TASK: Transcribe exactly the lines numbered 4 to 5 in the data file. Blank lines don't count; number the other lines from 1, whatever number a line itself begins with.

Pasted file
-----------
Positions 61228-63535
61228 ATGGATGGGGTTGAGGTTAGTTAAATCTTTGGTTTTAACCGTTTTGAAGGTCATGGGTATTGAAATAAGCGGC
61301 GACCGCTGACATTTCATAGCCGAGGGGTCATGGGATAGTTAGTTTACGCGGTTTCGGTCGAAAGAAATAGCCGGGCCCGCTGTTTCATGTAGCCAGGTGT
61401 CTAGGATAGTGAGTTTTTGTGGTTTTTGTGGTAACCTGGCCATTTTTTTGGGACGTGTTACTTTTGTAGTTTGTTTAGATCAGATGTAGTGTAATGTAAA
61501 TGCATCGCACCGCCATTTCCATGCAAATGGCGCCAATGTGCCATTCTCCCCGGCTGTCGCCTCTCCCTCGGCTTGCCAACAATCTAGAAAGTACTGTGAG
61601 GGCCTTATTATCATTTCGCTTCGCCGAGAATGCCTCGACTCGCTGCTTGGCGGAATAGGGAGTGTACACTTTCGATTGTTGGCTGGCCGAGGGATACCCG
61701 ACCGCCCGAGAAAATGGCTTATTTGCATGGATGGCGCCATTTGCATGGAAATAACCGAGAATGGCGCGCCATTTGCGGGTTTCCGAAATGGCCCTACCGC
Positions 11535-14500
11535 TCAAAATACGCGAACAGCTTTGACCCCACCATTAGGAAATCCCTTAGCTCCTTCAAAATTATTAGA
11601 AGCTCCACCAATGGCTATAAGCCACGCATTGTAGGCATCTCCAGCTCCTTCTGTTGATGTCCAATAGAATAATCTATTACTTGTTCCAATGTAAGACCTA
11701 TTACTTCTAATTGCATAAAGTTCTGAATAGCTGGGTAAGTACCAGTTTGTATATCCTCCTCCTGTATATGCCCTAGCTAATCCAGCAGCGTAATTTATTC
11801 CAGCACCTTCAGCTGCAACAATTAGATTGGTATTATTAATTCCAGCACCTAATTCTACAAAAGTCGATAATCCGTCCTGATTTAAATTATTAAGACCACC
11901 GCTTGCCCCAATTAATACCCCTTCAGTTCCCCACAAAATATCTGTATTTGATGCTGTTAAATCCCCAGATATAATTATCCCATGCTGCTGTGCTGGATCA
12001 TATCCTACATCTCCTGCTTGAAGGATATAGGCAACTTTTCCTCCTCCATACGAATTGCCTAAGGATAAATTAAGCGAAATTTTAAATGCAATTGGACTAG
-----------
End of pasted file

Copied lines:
61401 CTAGGATAGTGAGTTTTTGTGGTTTTTGTGGTAACCTGGCCATTTTTTTGGGACGTGTTACTTTTGTAGTTTGTTTAGATCAGATGTAGTGTAATGTAAA
61501 TGCATCGCACCGCCATTTCCATGCAAATGGCGCCAATGTGCCATTCTCCCCGGCTGTCGCCTCTCCCTCGGCTTGCCAACAATCTAGAAAGTACTGTGAG